|The Mountain-Prairie Region|
U.S. Fish and Wildlife Service
134 Union Boulevard
Lakewood, Colorado 80228
Sharon Rose 303-236-4580
(available 12/29 and after 1/2/06)
Public Meetings for the U.S. Fish and Wildlife Service’s Proposal to
Remove Yellowstone Area Population of Grizzly Bears from
The U.S. Fish and Wildlife Service proposes to establish a distinct population segment of grizzly bears in the greater Yellowstone ecosystem and surrounding area. In addition, the Service proposes to remove this same Yellowstone population of grizzly bears from the list of threatened and endangered wildlife as it no longer needs the protection of the Endangered Species Act. Robust population growth, coupled with State and Federal cooperation to manage mortality and habitat, widespread public support for grizzly bear recovery, and the development of adequate regulatory mechanisms has brought about recovery for the grizzly bears in this area, necessitating a change in its status.
The proposed delisting of the Yellowstone area population of grizzly bears will not change the threatened status of the remaining grizzly bears in the lower 48 states, which remain protected under the Endangered Species Act.
An open house on January 9 from 4 to 8 p.m. at the Holiday Inn, 5 Baxter Lane in Bozeman, Mont., will offer an opportunity for the public to obtain more information and ask questions on the Service’s proposals to establish a distinct population segment and delisting of the Yellowstone population of grizzly bears.
In addition, a public hearing will be held on January 10, 2006, in Cody, Wyo., and an open house in Jackson, Wyo., on January 11, 2006 and Idaho Falls, Idaho on January 12.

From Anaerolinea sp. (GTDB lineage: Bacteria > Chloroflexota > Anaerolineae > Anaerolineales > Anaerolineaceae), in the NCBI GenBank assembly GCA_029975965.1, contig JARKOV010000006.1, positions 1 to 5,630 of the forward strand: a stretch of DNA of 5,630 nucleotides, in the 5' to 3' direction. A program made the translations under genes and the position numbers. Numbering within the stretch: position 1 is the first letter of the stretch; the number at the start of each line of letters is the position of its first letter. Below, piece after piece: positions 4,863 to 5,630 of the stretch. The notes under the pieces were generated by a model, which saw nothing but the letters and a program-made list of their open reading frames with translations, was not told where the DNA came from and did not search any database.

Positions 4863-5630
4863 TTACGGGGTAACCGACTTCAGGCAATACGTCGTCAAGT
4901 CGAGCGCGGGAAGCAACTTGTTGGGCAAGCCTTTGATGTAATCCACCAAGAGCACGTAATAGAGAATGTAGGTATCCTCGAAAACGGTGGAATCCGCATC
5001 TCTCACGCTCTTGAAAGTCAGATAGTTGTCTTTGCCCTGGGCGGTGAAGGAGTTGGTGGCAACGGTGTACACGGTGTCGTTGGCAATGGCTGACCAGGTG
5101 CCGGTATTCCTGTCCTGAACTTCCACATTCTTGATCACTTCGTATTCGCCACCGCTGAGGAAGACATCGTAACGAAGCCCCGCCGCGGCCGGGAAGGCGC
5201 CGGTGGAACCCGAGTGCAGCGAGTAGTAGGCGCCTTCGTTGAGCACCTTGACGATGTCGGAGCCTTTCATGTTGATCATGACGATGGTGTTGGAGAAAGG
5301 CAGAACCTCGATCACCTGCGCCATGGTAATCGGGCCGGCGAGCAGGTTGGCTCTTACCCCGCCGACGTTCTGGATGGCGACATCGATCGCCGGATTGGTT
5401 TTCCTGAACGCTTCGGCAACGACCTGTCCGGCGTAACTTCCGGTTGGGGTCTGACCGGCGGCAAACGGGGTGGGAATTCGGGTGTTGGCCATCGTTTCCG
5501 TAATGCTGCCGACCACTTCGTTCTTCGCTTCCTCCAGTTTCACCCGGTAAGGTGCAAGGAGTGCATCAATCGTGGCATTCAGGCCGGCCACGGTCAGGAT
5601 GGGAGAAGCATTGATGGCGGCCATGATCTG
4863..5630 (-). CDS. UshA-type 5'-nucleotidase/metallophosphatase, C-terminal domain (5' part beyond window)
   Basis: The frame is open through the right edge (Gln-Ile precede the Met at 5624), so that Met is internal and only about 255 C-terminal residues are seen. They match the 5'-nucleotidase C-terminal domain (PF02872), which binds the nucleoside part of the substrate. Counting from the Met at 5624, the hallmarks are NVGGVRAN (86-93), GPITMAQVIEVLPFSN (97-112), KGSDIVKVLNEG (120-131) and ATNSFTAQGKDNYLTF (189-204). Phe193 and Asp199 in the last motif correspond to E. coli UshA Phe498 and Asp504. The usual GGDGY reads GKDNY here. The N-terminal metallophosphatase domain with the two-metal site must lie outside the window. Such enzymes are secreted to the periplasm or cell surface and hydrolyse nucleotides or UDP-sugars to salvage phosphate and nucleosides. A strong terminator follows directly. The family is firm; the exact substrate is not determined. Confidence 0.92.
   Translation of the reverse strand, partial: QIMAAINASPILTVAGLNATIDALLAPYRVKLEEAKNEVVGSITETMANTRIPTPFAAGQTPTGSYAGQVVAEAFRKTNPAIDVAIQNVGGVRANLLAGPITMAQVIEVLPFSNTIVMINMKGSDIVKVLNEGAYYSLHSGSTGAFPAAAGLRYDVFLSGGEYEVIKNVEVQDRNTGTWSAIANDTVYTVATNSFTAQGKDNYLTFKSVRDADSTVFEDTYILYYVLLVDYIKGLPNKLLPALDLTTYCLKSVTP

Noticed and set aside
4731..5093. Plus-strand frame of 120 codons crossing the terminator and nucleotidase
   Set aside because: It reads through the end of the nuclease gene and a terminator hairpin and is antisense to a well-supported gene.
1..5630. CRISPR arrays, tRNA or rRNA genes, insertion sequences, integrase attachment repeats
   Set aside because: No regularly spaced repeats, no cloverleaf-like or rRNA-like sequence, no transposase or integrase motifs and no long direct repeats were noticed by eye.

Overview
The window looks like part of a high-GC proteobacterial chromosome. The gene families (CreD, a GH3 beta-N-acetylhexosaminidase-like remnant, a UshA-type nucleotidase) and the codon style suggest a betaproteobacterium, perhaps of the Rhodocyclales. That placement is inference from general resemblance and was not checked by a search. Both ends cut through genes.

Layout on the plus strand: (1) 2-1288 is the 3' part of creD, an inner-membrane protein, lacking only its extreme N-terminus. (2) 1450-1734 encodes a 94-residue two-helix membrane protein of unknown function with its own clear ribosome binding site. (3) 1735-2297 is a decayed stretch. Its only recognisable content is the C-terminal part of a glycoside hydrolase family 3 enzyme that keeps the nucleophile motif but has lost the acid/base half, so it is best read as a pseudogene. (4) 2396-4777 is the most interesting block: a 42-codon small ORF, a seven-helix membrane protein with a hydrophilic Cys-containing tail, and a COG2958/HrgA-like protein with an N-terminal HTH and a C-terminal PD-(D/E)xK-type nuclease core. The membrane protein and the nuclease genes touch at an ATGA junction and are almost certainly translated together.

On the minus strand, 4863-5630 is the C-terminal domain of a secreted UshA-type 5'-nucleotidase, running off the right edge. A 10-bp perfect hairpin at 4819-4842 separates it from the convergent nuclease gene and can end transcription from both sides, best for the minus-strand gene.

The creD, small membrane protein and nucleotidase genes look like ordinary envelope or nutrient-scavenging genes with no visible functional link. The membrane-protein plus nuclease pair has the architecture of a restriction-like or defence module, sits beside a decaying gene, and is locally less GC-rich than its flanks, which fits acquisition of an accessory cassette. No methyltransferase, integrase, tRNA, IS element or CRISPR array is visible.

Public comments are encouraged and will be accepted until close of business on February 15, 2006. Written comments may be sent to the Grizzly Bear Recovery Coordinator, U.S. Fish & Wildlife Service, University Hall 309, University of Montana, Missoula, MT 59812. Comments may also be hand delivered to the same office. Comments may be sent by electronic mail (e-mail) to FW6_grizzly_yellowstone@fws.gov.
The core of the proposed Yellowstone distinct population segment is the Yellowstone Recovery Zone, which is approximately 9,200 square miles. It includes Yellowstone National Park; a portion of Grand Teton National Park; John D. Rockefeller Memorial Parkway; sizable contiguous portions of the Shoshone, Bridger-Teton, Targhee, Gallatin, Beaverhead-Deerlodge and Custer National Forests; BLM lands; and surrounding State and private lands.
Grizzly bears are generally larger and more heavily built than other bears. They can also be distinguished from black bears, which also occur in the lower 48 states, by longer, curved claws, humped shoulders, and a face that appears to be concave. A wide range of coloration from light brown to nearly black is common. The average weight of grizzly bears is generally 400 to 600 pounds for males and 250 to 350 pounds for females. Grizzly bears are long-lived mammals, generally living around 25 years.
U.S. Fish and Wildlife Service is the principal Federal agency responsible
for conserving, protecting and enhancing fish, wildlife and plants and
their habitats for the continuing benefit of the American people. The
Service manages the 95-million-acre National Wildlife Refuge System, which
encompasses 545 national wildlife refuges, thousands of small wetlands and
other special management areas. It also operates 69 national fish
hatcheries, 64 fishery resources offices and 81 ecological services field
stations. The agency enforces federal wildlife laws, administers the
Endangered Species Act, manages migratory bird populations, restores
nationally significant fisheries, conserves and restores wildlife habitat
such as wetlands, and helps foreign and Native American tribal governments
with their conservation efforts. It also oversees the Federal Assistance
program, which distributes hundreds of millions of dollars in excise taxes
on fishing and hunting equipment to state fish and wildlife agencies.
Email Us: MountainPrairie@fws.gov
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